How to keep going when you’re worried about the planet – life in an age of climate anxiety
Looking at the news feels even more apocalyptic than usual right now.
While we’re still learning to live with the covid-19 crisis, record temperatures and wildfires are sweeping through North America and floods have been devastating parts of Europe, China, and India.
Nature isn’t happy and the world is suffering. And anxiety can seem like the most natural response in the world to everything that’s happening and to come. We should be anxious about the climate. There’s just so much that needs to be done, and I wish every day that politicians would start acting with the speed and focus that the planet so desperately needs.
But being frozen in place and unable to live a joyful, fulfilling life isn’t going to help.
Nor is it fair to put the blame or the solution solely on ourselves as individuals. We can (and should) eat less meat, consume less, recycle, cycle instead of drive, and avoid flying, but it’s going to require much bigger transformations of the way corporations and governments work to correct the course of the climate.
But even if your footprint upon the earth is a small one compared to the impact of huge corporations, it still matters.
The way you live can cause ripples of change beyond you and inspire others to make their own pivots.
The way you choose to live your life can also be your therapeutic way of coping when there’s so much you can’t control.
It can be your way of knowing that you’re doing what you can with what you have.
We’re still here, and the world needs kind, thoughtful people who adore the natural world and want to see it regenerate and prosper.
Creating hope and navigating the climate crisis effectively (and sanely) depends on communities working together.
As part of those communities, we can vote for political parties that protect the world’s wild spaces and think beyond this generation.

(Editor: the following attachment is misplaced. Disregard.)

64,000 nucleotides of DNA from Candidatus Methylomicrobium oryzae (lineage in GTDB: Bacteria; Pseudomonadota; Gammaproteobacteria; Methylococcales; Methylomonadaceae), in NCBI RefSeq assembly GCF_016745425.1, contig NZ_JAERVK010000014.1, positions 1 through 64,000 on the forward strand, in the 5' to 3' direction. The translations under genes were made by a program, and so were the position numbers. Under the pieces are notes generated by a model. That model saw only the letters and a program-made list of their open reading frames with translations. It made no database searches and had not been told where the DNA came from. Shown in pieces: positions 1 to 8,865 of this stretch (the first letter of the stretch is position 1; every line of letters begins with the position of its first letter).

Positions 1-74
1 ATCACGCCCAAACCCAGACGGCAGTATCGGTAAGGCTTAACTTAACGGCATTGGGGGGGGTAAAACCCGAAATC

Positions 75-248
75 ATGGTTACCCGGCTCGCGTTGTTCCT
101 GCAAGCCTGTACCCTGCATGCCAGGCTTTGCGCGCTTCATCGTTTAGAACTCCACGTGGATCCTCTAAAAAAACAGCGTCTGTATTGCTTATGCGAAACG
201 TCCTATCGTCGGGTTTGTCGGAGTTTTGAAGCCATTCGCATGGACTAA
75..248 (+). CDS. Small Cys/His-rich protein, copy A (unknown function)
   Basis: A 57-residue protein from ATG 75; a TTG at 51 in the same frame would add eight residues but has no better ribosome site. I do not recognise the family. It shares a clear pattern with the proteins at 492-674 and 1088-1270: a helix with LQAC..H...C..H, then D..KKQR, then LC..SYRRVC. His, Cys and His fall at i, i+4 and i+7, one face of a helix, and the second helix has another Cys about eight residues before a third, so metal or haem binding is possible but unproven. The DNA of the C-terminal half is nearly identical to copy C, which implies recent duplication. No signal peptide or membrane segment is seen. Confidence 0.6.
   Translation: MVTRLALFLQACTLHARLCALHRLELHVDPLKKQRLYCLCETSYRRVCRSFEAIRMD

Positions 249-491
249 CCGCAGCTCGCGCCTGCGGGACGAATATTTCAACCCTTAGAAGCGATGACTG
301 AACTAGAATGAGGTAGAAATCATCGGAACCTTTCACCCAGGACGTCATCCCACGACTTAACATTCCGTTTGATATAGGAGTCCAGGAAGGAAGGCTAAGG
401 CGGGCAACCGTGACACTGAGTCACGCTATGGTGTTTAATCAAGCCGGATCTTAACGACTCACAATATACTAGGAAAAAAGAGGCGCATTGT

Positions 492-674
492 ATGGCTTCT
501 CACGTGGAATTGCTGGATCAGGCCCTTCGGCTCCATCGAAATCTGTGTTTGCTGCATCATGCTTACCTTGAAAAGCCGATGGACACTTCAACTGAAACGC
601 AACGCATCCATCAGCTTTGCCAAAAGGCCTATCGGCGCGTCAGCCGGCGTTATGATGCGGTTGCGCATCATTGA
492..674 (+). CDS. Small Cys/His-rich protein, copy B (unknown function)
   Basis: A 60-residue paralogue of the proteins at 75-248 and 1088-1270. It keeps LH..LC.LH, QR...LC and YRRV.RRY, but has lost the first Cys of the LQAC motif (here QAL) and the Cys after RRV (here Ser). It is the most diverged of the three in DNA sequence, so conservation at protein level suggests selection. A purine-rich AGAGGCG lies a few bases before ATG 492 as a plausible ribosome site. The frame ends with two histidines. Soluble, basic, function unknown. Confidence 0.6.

We can protest for change and support causes that are creating impact at both local and high levels.
We can consume less – or not at all – from the corporations causing the most damage.
We can grow pollinator gardens on our balconies to attract bees and butterflies or buy land to safeguard.
We can recycle and reuse as much as possible of what we do use.
We can live and work in alignment with the values and priorities we feel to be right.
We can create businesses, start projects, write books, and make art that celebrates and protects the world’s beautiful wild places.
Even if you’re just one tiny part of life on earth, you get to choose the way you spend your time here. Even if it’s just a drop in the ocean, you can do what you can and take care of yourself. You can find support from communities that feel the same way and want to create the same change.
What does living well and honestly to your values look like to you? What does doing the best you can look like?
How do you wish everyone would live, and how can you best embody that in your own life?
And let’s keep reminding ourselves: there’s plenty of beauty out there to marvel at, protect, and regenerate.
Find nature around you, sit quietly, listen, take a few breaths, and let the wildness soothe your spirit. Then do what you can, with what you’ve got, to protect it.10 Enjoy this article?